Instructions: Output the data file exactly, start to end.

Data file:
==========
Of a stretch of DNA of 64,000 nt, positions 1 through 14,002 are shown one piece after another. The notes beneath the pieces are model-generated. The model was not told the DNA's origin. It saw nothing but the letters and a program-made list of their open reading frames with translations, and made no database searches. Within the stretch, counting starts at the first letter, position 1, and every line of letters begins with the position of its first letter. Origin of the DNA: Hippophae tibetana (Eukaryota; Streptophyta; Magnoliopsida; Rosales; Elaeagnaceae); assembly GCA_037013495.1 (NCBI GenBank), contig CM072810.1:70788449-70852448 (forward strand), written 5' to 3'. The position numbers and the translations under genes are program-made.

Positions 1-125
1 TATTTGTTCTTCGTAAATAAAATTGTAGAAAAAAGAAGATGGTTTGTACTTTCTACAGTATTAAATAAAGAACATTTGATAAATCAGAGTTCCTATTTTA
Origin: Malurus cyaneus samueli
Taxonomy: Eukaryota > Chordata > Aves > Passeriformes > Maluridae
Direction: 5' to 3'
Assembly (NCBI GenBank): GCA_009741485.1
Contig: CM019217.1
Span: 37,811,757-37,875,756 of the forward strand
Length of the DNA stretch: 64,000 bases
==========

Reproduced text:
Of a stretch of DNA of 64,000 nt, positions 1 through 14,002 are shown one piece after another. The notes beneath the pieces are model-generated. The model was not told the DNA's origin. It saw nothing but the letters and a program-made list of their open reading frames with translations, and made no database searches. Within the stretch, counting starts at the first letter, position 1, and every line of letters begins with the position of its first letter. Origin of the DNA: Hippophae tibetana (Eukaryota; Streptophyta; Magnoliopsida; Rosales; Elaeagnaceae); assembly GCA_037013495.1 (NCBI GenBank), contig CM072810.1:70788449-70852448 (forward strand), written 5' to 3'. The position numbers and the translations under genes are program-made.

Positions 1-125
1 TATTTGTTCTTCGTAAATAAAATTGTAGAAAAAAGAAGATGGTTTGTACTTTCTACAGTATTAAATAAAGAACATTTGATAAATCAGAGTTCCTATTTTA
Origin: Malurus cyaneus samueli
Taxonomy: Eukaryota > Chordata > Aves > Passeriformes > Maluridae
Direction: 5' to 3'
Assembly (NCBI GenBank): GCA_009741485.1
Contig: CM019217.1
Span: 37,811,757-37,875,756 of the forward strand
Length of the DNA stretch: 64,000 bases